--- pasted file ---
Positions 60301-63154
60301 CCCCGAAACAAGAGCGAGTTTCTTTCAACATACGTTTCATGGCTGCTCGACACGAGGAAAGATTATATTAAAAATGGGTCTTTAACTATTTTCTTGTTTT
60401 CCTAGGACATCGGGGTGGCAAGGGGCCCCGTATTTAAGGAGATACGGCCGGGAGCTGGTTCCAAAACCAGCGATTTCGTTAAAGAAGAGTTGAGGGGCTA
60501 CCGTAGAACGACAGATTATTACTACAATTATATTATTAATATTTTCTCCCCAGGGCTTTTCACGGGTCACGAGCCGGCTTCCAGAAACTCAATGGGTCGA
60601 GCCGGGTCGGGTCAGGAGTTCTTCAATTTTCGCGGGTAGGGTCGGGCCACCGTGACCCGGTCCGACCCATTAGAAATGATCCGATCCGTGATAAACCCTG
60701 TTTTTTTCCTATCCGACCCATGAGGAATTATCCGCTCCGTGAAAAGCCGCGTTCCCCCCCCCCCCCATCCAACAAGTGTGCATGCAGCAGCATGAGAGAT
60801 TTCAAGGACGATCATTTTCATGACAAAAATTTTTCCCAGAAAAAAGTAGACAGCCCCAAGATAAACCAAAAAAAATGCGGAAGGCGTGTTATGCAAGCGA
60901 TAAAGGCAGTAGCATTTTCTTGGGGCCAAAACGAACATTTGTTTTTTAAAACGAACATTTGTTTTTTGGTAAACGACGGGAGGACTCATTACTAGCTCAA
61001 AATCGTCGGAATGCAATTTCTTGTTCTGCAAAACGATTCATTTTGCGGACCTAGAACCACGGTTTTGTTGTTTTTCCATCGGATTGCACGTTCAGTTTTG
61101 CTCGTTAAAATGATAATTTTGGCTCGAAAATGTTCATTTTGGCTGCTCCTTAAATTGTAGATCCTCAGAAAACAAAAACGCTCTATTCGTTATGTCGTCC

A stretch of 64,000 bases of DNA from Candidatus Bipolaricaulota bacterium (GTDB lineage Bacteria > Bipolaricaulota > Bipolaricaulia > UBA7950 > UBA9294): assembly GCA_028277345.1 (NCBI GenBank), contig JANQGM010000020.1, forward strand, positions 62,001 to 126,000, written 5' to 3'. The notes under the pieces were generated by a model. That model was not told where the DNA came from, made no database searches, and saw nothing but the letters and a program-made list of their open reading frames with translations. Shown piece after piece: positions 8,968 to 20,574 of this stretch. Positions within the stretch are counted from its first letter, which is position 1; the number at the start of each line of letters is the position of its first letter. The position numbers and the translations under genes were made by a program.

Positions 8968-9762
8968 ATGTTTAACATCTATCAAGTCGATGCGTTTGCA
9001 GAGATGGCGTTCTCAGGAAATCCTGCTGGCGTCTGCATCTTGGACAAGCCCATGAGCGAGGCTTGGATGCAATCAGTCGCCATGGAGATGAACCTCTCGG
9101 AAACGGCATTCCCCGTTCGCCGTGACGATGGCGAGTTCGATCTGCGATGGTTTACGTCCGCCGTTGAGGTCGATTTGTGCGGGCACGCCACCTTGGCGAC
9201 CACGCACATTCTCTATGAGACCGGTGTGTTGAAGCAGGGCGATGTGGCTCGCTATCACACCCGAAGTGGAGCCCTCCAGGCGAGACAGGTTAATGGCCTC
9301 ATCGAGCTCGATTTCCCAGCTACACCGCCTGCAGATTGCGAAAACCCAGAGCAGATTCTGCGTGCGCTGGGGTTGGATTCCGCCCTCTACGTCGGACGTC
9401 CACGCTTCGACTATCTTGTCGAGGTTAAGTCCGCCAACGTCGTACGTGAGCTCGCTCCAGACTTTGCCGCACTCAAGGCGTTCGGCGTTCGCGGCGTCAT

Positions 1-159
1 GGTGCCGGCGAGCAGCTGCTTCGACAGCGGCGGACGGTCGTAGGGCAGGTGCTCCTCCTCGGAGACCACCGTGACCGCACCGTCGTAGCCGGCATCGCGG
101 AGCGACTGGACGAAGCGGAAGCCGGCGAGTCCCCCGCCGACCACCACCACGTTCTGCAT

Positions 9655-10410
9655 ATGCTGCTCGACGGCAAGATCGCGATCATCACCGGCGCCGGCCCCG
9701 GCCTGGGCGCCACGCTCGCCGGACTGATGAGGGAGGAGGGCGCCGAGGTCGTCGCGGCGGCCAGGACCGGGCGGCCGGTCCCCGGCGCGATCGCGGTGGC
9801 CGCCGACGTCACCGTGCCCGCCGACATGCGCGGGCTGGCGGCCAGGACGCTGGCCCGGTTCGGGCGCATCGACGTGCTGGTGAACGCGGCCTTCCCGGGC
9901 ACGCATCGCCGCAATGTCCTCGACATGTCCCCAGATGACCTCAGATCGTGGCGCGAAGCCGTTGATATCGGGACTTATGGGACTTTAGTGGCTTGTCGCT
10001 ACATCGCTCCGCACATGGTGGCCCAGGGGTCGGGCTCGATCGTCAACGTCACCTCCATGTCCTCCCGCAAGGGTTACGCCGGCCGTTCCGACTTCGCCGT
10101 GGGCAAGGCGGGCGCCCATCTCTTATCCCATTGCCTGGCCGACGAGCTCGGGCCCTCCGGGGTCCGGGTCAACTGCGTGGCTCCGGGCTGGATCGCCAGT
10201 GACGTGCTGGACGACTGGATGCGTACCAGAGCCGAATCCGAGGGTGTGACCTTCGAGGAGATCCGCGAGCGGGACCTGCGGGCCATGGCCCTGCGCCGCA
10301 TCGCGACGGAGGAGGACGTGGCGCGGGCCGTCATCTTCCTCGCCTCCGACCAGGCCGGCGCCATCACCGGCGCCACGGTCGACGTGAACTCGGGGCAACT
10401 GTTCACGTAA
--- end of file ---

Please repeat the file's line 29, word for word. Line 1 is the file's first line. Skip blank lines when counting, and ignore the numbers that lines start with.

10201 GACGTGCTGGACGACTGGATGCGTACCAGAGCCGAATCCGAGGGTGTGACCTTCGAGGAGATCCGCGAGCGGGACCTGCGGGCCATGGCCCTGCGCCGCA